I've been reading Baudolino by Umberto Eco, the ridiculously (but deservedly) famous and respected author not only of The Name of the Rose and Foucault's Pendulum, but also of a pop-linguistics book which I'm very fond of, The Quest for the Perfect Language.
Baudolino is what we literature specialists call Bloody Long, and I've been reading it for a couple of weeks now. (I've found the rate at which I get through books has dipped shockingly in recent years, although I still diligently read all the time that's available to me. I guess that's what marriage, full-time jobs, spare-time writing and so on, do to a once-bibliomanic lifestyle.) Impressively, it hasn't palled a bit during that time, remaining fresh and entertaining. Admittedly it is keeping me from reading my current backlog of science fiction books.
Like The Name of the Rose, it's the kind of book only a seriously committed Medieval scholar could ever have even considered embarking on. The first two-thirds of the novel are concerned mainly with twelfth-century politics and court life in the reign of the Holy Roman Emperor, Frederick I or Barbarossa. It succeeds in making the various intrigues, sieges and conspiracies fascinating for two reasons: firstly the central character, Baudolino of Alessandria, a disreputable and bawdy liar who despite his deviousness acts at all times from high, almost naively idealistic motives; and secondly a deep immersion in Medieval thinking, which manifests itself in discussions of all kinds of metaphysical topics, from the topography of the Earth to the putative existence of vacuum.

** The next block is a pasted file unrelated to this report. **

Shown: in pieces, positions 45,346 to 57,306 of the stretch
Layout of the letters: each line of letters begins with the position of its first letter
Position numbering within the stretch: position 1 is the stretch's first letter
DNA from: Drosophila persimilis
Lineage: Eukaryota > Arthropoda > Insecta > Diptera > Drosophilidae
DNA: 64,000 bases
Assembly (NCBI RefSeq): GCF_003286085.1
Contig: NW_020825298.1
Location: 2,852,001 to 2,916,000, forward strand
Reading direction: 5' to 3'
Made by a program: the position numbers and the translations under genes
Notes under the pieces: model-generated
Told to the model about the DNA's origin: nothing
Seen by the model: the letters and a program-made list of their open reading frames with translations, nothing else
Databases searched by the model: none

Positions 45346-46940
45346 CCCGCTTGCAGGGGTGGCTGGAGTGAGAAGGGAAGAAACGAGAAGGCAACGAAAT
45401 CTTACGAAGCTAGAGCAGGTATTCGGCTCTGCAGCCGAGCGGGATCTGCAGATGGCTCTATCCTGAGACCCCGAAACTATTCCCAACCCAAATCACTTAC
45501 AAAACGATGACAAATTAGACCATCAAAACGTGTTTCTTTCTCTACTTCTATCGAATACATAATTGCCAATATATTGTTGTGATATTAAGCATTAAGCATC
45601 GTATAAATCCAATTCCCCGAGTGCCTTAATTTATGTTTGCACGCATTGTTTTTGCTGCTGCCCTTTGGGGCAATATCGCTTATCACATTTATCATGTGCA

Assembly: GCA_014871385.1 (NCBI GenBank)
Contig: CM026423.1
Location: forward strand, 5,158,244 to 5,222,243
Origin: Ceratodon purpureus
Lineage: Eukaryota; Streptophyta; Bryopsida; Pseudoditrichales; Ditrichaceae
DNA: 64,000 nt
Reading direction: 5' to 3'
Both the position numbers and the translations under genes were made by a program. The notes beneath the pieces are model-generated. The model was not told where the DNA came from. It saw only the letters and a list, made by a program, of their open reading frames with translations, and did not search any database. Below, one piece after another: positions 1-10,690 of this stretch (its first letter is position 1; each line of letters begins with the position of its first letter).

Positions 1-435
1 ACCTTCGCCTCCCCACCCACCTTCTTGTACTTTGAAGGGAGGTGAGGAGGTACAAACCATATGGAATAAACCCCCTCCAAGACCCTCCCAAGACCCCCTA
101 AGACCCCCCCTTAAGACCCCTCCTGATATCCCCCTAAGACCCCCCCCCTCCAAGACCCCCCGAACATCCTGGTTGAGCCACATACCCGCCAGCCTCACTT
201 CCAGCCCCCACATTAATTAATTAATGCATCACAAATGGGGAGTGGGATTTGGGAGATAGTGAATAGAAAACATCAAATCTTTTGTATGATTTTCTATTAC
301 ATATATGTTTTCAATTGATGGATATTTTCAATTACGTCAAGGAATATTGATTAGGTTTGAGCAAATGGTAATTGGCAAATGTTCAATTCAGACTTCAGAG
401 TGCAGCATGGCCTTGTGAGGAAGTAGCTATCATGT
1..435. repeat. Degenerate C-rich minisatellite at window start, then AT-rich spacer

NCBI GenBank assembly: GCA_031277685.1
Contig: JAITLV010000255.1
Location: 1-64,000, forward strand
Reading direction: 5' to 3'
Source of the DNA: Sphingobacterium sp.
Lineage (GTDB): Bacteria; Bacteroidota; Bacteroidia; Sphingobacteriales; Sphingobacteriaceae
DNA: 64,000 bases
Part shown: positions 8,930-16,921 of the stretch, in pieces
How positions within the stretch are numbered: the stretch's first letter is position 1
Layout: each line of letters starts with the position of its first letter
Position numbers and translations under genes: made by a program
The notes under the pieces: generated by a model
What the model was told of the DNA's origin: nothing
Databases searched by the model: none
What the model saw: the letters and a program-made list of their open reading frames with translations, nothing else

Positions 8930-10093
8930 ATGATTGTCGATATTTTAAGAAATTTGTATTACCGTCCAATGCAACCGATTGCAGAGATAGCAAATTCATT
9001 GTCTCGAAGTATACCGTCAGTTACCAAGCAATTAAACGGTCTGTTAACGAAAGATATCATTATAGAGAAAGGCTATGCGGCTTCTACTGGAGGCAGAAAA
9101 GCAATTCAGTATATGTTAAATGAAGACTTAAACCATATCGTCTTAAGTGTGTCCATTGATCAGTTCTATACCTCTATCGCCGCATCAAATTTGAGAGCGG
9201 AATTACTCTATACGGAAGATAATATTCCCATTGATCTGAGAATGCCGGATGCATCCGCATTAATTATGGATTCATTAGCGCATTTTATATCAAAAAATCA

The first half of the book establishes firmly the theme that, by lying with enough conviction to inspire belief, Baudolino can make things come to pass or exist which would otherwise not have. The last third of the book (which, bear in mind, I've not actually finished) takes this to absurd extremes, which remove the novel altogether from the realm of the historical novel and into that of the traveller's tale; although, in the seriousness with which it treats its mythical and/or pseudo-scientific subject matter, the last third might equally be considered in modern terms as fantasy or magic realism. I believe (although I can't find a citation) that the author has elsewhere referred to this process in literature as "transworld migration".
Early on, Baudolino and his friends have developed an obsession with the lands to the East, inhabited by monsters and by strange societies of humanity, and ruled over by the fabled Christian king and keeper of the Holy Grasal, Prester John. (Indeed, Baudolino ends up inventing many of the familiar myths about these things during the course of the novel.) In the last segment of the novel, they go there -- and find, to the east of the lands of the Turks, not Persia or India or China, but fabled lands like Abcasia, where perpetual darkness rules, and Pndapetzim, the threshold of Prester John's kingdom. Here they find various species of monstrous men, such as the one-legged skiapods and headless blemmyae described by Pliny, who -- in a bizarre but hilarious twist -- all follow various discredited Christian heresies, such as Messalianism and Patripassianism. The pairing of mutant humans with aberrant Trinitarian doctrines is the kind of stroke of genius only someone steeped in the Medieval mindset could possibly have come up with.
I'm looking forward to finishing this novel, and finding out (among other things) the solution to the locked-room mystery which Eco interpolates at the point of Barbarossa's death. But so far, it's really good fun. Indeed, in its intellectual exuberance, its insistence on dealing logially with even the most absurd of found concepts, and its relentless syncretsm, Baudolino is reminding me of nothing so much as Alan Moore's mould-breaking graphic novel The League of Extraordinary Gentlemen. Those who have read the latter will probably agree that this is praise indeed.